Jas: I manage patent portfolios for and work closely with several clients, so each day brings new and exciting challenges. On a typical day, I will have calls with clients about a particular matter, such as a new invention or how to argue against a rejection in an office action issued by the U.S. Patent Office. I work with individuals who help me with these analyses, and together, we formulate arguments and make recommendations to our clients. I review drafts of the responses themselves, as well as drafts for new patent applications that will be filed. I am also active in mentoring junior attorneys and technology specialists, so I meet with or speak with them regularly.
What training, classes, experience, or skills development would you recommend to someone who wishes to enter your practice area?
Heather: Someone entering this practice area should have a strong technical background, organizational skills, and outstanding communication skills—both written and verbal. It also helps to be calm, sensible, and adaptable.
Jas: Someone entering this practice area should be curious, be organized, be able to learn quickly, have strong analytical skills, be strong technically, and be able to communicate effectively. Much of our practice involves seeing a new technology for the first time and being able to ask the right questions to gain a solid understanding of it—enough to be able to describe it in your own words and distinguish it from other technologies, all the while instilling confidence in your client.
What is the most challenging aspect of practicing in this area?
Heather: The most challenging aspect for me is maintaining boundaries between work life and all the rest of life. I think a lot of us do what we do because we are really good at it, and we are really good at it because we enjoy it. If I didn’t set aside enough time to enjoy with friends and family, ultimately, I wouldn’t be any good at work.
Jas: My practice in patent law is extremely rewarding but also very intense when there are many things going on for several different clients. I find that I need to be recharged in order to focus on my work and use my time effectively, so I make it a priority to exercise regularly and spend time with my family and friends. My husband and I have two young children, and we are constantly coordinating their activities and our time together and balancing it all with the demands of work.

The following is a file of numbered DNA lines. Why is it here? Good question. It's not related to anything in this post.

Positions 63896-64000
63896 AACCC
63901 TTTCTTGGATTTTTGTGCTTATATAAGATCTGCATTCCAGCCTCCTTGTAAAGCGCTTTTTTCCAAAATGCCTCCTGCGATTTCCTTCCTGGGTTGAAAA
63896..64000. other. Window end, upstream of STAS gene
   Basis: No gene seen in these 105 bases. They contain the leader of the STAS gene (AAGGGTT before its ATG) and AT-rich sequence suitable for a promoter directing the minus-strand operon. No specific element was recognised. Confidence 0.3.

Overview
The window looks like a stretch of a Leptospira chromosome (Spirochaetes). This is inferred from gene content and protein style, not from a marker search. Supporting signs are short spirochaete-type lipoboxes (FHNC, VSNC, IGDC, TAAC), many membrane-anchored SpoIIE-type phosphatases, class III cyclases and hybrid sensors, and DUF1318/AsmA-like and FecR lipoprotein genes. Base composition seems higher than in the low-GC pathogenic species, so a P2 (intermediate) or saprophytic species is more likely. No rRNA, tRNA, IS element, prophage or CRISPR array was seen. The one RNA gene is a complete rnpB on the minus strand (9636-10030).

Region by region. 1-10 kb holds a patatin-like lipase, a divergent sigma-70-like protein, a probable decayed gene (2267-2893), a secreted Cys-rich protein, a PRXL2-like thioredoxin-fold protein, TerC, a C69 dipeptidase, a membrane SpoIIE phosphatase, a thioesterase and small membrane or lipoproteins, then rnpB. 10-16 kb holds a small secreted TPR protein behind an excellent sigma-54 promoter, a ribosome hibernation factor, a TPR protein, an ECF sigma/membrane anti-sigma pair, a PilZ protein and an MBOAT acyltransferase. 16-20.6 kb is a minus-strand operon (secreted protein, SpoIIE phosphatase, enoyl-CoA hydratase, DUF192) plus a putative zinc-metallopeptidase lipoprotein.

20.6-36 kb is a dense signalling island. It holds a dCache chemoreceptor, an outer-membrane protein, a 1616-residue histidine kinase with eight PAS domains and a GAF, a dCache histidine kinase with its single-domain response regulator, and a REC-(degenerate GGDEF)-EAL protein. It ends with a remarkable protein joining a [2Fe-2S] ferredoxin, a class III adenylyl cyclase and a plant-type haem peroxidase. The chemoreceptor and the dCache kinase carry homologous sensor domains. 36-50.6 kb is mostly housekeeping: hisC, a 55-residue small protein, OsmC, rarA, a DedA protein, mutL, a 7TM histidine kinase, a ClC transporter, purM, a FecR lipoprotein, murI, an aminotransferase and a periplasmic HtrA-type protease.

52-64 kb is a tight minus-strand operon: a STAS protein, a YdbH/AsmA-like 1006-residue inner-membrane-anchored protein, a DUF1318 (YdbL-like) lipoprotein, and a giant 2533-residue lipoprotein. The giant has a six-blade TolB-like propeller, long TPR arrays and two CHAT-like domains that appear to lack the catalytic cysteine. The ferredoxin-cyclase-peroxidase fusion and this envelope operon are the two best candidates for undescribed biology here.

What do you like best about your practice area?
Heather: Our clients and colleagues. I am really fortunate to have had the opportunity to build strong relationships with our clients, many of whom are not only intelligent, driven visionaries, but are also kind, witty, and understanding. Also, as patent prosecutors—particularly in the biotechnology practice area—we are among the first to learn about and guide the development of the most exciting technologies, we have the opportunity to talk with and advise the most innovative minds, and we are responsible for arguing with the USPTO to secure valuable intellectual property rights.
Jas: I love the diversity in the types of clients I work with and the kinds of projects I work on. Every day brings a new challenge, and I am constantly learning something new, whether it’s a new technology, new aspect of patent law, or how to best address the needs of a client. I also love the flexibility of my job. I can take my work with me anywhere I go as long as I get it done and am responding to our clients’ and the firm’s needs.
What is unique about your practice area at your firm?
Heather: Leading biotech companies, innovative startups, and prominent research institutions consistently turn to us to protect and enforce their intellectual property rights. We take a team-based approach, including recognized leaders in the biotechnology area, combined with a mix of paralegals and seasoned administrative professionals to maximize efficiencies. We maintain a comprehensive internal educational program, which includes periodic lunches, seminars, and email threads. We also share a common hallway, which ensures our entire staff is conversant in relevant case law and emerging issues in the U.S. and abroad.
Jas: Many of our practitioners have science or engineering degrees or advanced degrees. We also have more than 100 attorneys and technology specialists working in practice groups that are divided by technology, including biotechnology, chemical and materials technologies, electrical and computer technologies, mechanical technologies, and pharmaceuticals. It is, therefore, quite easy to put together a team that has the right technical fit to address a particular client’s needs, even when a client’s technology spans different technologies. We also have trademark, litigation, and post-grant groups.
What are some typical tasks that a junior lawyer would perform in this practice area?
Jas: Junior practitioners may be given an office action in which the USPTO has rejected the claims of a patent application. He/she would review the prior art cited by the examiner (typically a patent or research article), come up with a strategy for distinguishing our client’s invention from the prior art, and summarize their findings with a supervising attorney. They may then draft arguments for a response to be filed with the Patent Office. Junior practitioners work closely with supervising attorneys, so they receive feedback on their work.